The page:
To find those vendors — which also tend to be more diverse — Duke holds outreach events to advertise upcoming projects. This is an easy thing for commercial real estate firms to do and is well-received among local Latino groups, minority supplier development councils and women’s business groups, Czarnik says. “Minority associations love getting these invitations,” he notes. “That’s what their members pay their dues for — to make those connections.”
Dank adds that clients may have their own supplier diversity requirements. “While some companies may scramble to put these together, we have ours in place, so this gives us the edge when it comes to winning bids,” she says.
Duke Realty’s VIP (Value in People) initiative strives to present a diverse candidate slate for all open positions before a hiring decision is made. “Our staffing manager works with our hiring managers in terms of posting and recruiting for open positions,” Dank says. “If a business unit doesn’t have a diverse group [of applicants], we discuss strategies for improving that.”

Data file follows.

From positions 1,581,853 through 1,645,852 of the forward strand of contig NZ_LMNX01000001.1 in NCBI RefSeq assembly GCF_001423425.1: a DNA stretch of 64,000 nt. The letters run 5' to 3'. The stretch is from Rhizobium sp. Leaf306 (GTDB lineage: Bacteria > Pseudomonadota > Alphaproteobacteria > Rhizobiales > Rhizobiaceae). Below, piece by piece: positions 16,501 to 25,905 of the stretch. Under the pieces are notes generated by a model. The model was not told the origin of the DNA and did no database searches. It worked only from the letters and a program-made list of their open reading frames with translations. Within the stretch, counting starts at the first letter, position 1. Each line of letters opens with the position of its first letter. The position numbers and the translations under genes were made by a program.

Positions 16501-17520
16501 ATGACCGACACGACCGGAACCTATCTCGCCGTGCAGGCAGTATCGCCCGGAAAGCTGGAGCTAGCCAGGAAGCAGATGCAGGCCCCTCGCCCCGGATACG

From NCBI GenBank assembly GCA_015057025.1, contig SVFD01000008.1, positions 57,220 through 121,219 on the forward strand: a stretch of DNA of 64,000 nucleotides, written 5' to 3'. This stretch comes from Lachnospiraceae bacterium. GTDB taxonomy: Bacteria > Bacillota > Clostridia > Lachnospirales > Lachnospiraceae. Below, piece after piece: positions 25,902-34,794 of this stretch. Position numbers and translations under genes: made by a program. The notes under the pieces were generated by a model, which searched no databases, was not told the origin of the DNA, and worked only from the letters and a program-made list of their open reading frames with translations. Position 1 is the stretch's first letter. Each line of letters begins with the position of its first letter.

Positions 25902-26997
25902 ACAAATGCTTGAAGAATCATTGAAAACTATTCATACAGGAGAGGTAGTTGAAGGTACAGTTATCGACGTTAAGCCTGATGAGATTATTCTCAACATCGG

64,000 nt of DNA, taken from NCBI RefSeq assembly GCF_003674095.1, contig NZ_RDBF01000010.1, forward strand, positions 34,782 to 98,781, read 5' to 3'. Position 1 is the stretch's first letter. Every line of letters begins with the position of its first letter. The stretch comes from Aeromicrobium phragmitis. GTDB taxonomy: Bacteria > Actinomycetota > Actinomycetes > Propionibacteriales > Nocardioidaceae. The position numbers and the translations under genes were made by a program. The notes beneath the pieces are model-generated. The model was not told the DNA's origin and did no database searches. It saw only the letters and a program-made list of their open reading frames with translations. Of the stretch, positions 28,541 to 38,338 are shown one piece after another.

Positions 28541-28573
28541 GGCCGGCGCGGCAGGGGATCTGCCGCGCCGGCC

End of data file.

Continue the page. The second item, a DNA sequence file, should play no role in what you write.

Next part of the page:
Dank admits she was worried that this process might backfire and become a “check-the-box” exercise. “But we’ve had 100 percent compliance and genuine support of the initiative by hiring managers,” she says. “In our construction department, we’ve hired 12 people within the past year; 50 percent of these professional jobs went to diverse candidates.” In 2001, one in 11 (9 percent) of new hires at Duke Realty were minorities; in 2015, that number grew to more than one in five (21 percent).
Educating Minority Youth
Finding diverse candidates remains an ongoing challenge for Duke Realty, according to Dank. The company continues to look for new ways to bring more diversity to the industry.
One example is Duke Realty’s recent partnership with Arsenal Technical High School in Indianapolis. “Our construction professionals teach a class there once a week to show kids in a practical way the assortment of careers in construction,” Dank explains. “It opens their eyes to the variety of potential careers in this industry.”
Czarnik adds that the class makeup is 75 percent African-American, 25 percent Latino and 30 percent female. “We’re introducing them to our industry and letting them know it’s not just swinging a hammer,” he says. “They can be engineers, lawyers, designers, carpenters, electricians. We try to show all the angles.”